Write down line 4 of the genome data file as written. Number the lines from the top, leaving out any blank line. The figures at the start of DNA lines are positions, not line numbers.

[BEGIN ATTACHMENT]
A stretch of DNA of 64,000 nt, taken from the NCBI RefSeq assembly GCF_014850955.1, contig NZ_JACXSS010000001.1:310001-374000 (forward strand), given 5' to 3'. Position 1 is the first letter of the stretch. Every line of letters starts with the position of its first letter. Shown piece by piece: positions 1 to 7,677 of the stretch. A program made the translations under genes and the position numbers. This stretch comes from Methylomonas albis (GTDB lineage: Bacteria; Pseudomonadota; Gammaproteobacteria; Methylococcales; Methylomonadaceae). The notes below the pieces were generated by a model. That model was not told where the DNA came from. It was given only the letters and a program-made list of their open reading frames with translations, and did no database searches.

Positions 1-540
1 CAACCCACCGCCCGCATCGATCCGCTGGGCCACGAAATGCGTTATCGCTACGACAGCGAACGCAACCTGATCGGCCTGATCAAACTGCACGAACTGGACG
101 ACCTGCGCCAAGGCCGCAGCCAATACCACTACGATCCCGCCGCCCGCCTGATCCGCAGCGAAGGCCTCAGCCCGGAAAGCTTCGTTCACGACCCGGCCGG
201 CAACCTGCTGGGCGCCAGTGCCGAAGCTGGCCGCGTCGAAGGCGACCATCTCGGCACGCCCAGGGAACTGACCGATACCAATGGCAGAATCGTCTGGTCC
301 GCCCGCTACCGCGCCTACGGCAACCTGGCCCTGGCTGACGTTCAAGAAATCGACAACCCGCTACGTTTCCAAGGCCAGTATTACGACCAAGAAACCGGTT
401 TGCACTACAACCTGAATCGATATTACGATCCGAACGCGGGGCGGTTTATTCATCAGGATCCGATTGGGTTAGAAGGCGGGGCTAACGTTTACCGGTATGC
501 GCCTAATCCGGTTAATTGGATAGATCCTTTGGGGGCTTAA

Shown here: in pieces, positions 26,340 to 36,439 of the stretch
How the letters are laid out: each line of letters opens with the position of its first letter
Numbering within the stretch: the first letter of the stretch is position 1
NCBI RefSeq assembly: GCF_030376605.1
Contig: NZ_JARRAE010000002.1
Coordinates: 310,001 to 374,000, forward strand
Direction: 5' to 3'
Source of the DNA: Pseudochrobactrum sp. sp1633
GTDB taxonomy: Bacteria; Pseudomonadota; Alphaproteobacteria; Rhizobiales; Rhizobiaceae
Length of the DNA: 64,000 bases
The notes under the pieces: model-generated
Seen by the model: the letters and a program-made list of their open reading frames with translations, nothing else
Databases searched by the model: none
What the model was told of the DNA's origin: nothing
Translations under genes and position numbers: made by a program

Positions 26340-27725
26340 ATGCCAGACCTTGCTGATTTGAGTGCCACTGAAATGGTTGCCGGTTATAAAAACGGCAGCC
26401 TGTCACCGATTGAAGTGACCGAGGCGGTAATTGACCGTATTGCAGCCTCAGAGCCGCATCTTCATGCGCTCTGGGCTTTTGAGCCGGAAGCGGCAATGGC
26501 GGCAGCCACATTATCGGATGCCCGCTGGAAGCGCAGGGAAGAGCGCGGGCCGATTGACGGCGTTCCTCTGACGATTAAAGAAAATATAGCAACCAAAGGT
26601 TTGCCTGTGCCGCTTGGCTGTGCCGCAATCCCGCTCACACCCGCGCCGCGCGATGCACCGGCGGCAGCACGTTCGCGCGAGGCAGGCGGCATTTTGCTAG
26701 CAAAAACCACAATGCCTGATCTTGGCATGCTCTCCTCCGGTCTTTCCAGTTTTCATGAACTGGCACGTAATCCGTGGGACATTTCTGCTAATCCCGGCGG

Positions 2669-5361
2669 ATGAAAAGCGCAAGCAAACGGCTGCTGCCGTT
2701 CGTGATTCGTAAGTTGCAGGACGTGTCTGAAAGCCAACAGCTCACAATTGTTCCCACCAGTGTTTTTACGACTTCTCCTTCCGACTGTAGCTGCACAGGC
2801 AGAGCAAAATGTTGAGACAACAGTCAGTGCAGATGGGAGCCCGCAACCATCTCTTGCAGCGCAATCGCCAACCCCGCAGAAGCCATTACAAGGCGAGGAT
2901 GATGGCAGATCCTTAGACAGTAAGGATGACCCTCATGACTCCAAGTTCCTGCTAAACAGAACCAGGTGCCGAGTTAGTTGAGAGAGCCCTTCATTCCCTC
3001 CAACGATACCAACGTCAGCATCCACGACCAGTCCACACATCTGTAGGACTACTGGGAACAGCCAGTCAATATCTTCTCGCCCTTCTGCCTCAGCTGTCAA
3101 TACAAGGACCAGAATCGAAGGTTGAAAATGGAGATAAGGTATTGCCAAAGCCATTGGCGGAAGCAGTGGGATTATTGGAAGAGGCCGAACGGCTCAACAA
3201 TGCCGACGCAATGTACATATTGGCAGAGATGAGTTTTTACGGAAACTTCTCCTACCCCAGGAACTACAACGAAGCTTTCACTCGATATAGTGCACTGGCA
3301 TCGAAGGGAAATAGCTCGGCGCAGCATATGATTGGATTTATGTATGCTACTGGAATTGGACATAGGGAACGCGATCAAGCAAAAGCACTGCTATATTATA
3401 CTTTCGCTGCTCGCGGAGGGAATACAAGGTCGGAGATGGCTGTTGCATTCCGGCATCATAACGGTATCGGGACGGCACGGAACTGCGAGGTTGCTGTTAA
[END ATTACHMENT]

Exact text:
101 ACCTGCGCCAAGGCCGCAGCCAATACCACTACGATCCCGCCGCCCGCCTGATCCGCAGCGAAGGCCTCAGCCCGGAAAGCTTCGTTCACGACCCGGCCGG